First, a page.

|The first YMCA camp was organised in Kasinka Mala where YMCA leased out a plot of land in 1924. Altogether 128 boys spent their vacation in the camp; they slept in tents and prepared their own meals. Several years later wooden huts were built; the plot was bought and became YMCA property. The camp in Kasinka Mala was named Beskid and had 16 small huts, a dining room and kitchen building, a multi-purpose activity room, an infirmary and sports field. Later, an open-air, 25 m long swimming pool was built and electrical lighting installed. At that time the camp site was one of the best in Europe.
In 1927 Polish YMCA organised another camp, Pilica, located on the Pilica River, with accommodation for a hundred boys; and a third one, Wieżyca, on Ostrzyckie Lake.
YMCA summer camps are also organised today and they keep up the tradition of the first camps. Their program focuses on fostering YMCA's main goals, that are physical and spiritual development of young people and development of their civic attitude.
One of the camp traditions is a shawl, a symbol of introduction to the community of Polish YMCA members. Like the YMCA logo, the shawls have the from of an equilateral triangle and their colour corresponds to the number of camps an YMCA member participated in. During the first camp participants are given yellow shawl and in subsequent years the colours are red, green, brown, blue, emerald, and during their seventh camp they receive a black shawl with a white raven. Another camp tradition is the Olympic Games where the victory is not as important as participation, competing, and contestant's own struggle for better results. After raising the flag, competitors take the Olympic oath.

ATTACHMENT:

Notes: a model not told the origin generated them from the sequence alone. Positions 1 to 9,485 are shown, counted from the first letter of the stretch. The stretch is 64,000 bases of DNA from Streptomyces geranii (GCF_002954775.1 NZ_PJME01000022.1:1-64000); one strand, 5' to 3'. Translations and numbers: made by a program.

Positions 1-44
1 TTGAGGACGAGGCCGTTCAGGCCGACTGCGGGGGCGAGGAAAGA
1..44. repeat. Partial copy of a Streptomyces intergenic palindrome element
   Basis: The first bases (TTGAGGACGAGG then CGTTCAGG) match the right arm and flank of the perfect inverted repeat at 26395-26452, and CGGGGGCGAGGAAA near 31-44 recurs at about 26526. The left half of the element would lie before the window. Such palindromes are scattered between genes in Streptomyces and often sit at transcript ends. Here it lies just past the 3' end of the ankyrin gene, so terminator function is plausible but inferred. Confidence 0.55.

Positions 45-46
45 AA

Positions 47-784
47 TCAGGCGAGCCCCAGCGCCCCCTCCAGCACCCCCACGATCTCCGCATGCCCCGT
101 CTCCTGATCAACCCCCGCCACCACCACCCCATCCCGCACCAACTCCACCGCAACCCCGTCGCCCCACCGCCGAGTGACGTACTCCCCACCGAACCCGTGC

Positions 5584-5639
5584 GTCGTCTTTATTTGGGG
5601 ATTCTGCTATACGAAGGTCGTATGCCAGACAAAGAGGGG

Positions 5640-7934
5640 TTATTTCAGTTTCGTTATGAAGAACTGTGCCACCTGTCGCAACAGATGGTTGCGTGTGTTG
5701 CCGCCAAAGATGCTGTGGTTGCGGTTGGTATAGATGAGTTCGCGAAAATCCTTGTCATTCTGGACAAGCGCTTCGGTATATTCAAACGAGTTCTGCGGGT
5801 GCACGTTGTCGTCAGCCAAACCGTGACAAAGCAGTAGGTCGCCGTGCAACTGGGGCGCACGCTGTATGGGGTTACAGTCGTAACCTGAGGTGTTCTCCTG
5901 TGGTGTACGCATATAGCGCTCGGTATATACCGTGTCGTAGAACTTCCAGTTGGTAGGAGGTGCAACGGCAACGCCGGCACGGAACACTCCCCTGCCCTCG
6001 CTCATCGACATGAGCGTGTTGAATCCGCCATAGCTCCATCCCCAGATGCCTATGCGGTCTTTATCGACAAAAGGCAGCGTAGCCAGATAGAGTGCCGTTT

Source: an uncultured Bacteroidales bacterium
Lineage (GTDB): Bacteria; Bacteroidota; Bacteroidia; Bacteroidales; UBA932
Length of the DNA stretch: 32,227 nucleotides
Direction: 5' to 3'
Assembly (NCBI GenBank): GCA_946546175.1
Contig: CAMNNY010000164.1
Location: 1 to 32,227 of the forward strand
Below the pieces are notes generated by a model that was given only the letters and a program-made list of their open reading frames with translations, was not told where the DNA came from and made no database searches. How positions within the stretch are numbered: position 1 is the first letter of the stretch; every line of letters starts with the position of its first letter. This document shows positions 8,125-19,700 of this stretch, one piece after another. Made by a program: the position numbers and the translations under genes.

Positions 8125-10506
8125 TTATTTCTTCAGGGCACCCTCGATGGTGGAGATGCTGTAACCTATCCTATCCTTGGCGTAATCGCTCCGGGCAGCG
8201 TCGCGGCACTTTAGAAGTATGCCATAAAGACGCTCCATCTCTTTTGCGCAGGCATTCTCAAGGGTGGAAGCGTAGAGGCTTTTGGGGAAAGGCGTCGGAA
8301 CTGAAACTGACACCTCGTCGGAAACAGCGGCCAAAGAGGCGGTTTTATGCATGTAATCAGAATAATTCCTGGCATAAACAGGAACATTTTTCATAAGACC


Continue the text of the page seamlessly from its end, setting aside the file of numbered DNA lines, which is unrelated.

Care of mental development of the youth is not neglected at the camps. "The Brain of the Camp" is selected in a comprehensive quiz. The highest distinction for a participant is the title of "Honorary Camper", who is elected from all members by voting.
In addition to Beskid and Pilica camps, other camps, e.g. with language and natural science, are organised, in Poland and abroad. For children and young people spending their holiday in town the summer and winter day-camps are offered. Their objective is to take care of children and young people and to stimulate their development through interesting sport events, chats, games, parties and art classes and numerous tourist and educational trips involving, for instance, visits to museums.